Earth Friendly: Switch to earth friendly cleaners such as the Shaklee brand of chemical free products. Spruce up the home with energy efficient light bulbs and appliances. Always ask if antibiotics are necessary. Dispose of harmful chemicals, batteries, cell phones, appliances and paint at designated depositories.
Conservation: Use less water by turning the water while brushing your teeth and taking shorter hot showers. Monitor the sprinkler system to avoid over watering the lawn. Start the dish washer when there is a full load. Adjust the washing machine to the size of the load. Quickly change loads as soon as the dryer stops. The dryer will not have to work as hard to heat back up again. Turn off the lights when leaving a room that is not occupied and unplug appliances when not in use. Change out air filters. Make repairs to leaky faucets and toilets. Carpool, take the bus or ride a bike.
Declutter: Vow to live within your means. Buying less unnecessary items equals less stuff in the land fill. Sell, donate or freecycle unwanted items.
Recycle: If you do not have a recycling service help implement one or take your recyclables to a local school that has a recycling program. The money they earn goes right back into the school for programs and supplies.
Ways to Celebrate: Enjoy a hike or picnic. Relax, connect with nature and enjoy the little things around you. Host an Earth Day Party. Have booths set up to teach your guests how to compost, seasonal cooking, plant a garden and recycle clothing and toys into something else.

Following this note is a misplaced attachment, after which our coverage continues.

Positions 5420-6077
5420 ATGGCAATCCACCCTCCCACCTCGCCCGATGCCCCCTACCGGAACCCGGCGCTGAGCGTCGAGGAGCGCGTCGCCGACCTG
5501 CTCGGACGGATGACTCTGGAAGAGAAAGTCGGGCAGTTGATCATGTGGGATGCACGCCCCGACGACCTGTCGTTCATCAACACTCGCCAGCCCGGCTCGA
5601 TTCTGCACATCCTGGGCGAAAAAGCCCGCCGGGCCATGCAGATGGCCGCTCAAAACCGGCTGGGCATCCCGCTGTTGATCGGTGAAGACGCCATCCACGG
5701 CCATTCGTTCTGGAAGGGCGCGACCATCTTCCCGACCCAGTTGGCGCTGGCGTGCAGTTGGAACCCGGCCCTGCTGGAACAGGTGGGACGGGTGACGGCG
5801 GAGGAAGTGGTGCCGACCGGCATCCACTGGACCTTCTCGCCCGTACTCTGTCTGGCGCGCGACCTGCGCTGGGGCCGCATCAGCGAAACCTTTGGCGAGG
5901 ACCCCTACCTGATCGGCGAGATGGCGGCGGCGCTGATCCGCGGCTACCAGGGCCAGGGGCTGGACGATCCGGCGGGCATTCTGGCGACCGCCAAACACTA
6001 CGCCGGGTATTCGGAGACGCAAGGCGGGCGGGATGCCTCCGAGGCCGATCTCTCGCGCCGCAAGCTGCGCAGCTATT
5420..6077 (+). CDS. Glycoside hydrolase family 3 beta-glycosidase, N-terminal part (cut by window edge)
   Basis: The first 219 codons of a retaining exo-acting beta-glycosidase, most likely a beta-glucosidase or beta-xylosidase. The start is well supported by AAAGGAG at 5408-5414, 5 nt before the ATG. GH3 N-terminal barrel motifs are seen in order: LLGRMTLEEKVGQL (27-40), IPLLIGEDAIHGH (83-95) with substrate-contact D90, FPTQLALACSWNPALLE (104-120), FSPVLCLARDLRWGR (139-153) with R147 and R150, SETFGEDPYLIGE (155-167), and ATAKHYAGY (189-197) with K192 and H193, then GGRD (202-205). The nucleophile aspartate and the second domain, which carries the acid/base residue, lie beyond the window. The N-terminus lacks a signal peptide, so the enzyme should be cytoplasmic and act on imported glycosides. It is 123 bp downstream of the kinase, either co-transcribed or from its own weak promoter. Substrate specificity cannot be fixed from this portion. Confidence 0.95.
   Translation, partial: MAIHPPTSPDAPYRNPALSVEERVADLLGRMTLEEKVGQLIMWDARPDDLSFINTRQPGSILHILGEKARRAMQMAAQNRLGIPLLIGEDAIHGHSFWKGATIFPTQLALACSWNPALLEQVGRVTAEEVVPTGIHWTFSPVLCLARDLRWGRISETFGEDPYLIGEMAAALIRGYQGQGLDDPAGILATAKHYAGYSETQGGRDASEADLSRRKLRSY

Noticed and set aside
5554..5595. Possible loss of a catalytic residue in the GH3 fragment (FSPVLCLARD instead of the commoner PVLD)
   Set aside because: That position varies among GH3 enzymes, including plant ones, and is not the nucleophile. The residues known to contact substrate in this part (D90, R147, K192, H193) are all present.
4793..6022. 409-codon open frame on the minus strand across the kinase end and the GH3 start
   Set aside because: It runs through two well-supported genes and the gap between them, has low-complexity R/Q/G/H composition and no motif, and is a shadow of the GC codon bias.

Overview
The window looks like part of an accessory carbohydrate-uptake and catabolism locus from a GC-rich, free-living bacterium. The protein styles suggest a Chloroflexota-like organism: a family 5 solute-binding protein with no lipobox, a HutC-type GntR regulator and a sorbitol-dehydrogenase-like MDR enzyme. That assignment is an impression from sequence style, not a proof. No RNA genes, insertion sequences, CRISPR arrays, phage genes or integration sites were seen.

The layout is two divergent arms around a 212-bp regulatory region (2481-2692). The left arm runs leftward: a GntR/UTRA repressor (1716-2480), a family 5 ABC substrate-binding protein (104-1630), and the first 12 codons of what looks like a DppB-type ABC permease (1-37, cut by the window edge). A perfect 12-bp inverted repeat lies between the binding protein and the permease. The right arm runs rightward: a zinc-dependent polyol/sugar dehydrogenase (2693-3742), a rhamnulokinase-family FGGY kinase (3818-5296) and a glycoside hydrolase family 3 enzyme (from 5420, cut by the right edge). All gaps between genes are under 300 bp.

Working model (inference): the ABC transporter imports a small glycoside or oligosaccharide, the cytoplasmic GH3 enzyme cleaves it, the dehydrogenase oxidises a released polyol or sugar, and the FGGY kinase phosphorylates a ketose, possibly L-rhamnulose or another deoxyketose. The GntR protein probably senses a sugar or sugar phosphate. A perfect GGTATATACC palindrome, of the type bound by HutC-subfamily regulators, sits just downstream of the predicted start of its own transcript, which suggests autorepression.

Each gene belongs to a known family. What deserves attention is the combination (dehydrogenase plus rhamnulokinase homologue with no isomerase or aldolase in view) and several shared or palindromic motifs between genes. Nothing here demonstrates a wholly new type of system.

Carrots were used in Europe as an inexpensive sweetener in cakes and puddings dating far back as the Middle Ages. It is no surprise baked goods sweetened and flavored with vegetables and fruits remain a favorite commodity. The Classic Carrot Cake arrived in America in […]
In many a household dinner has become a rush of events. From mine own experience with little ones crying from hunger, the baby begging to be held and the chaos that ensues now that mom is not looking can dampen any attempt for a peaceful family dinner. In a rush to console the masses plates, cups, silverware and napkins are piled on the table followed by a weary call to come to dinner.
Make dinnertime special by adding a little flare to the table.
– Use fun tablecloths to add color.
– Arrange a small bouquet of flowers for a centerpiece.
– Move dinner outside on a blanket or enlist a couple helpers to carry the table outdoors.
– Pull out the cloth napkins.
– Put away the plastic kid-proof plates once in a while.
Morocco is located at the northern tip of East Africa spanning from the Atlantic Ocean to the Mediterranean Sea to the Sahara desert. Morocco is largely mountainous with a great expanse of coastal plains and desert. It is noted that Morocco has the the most […]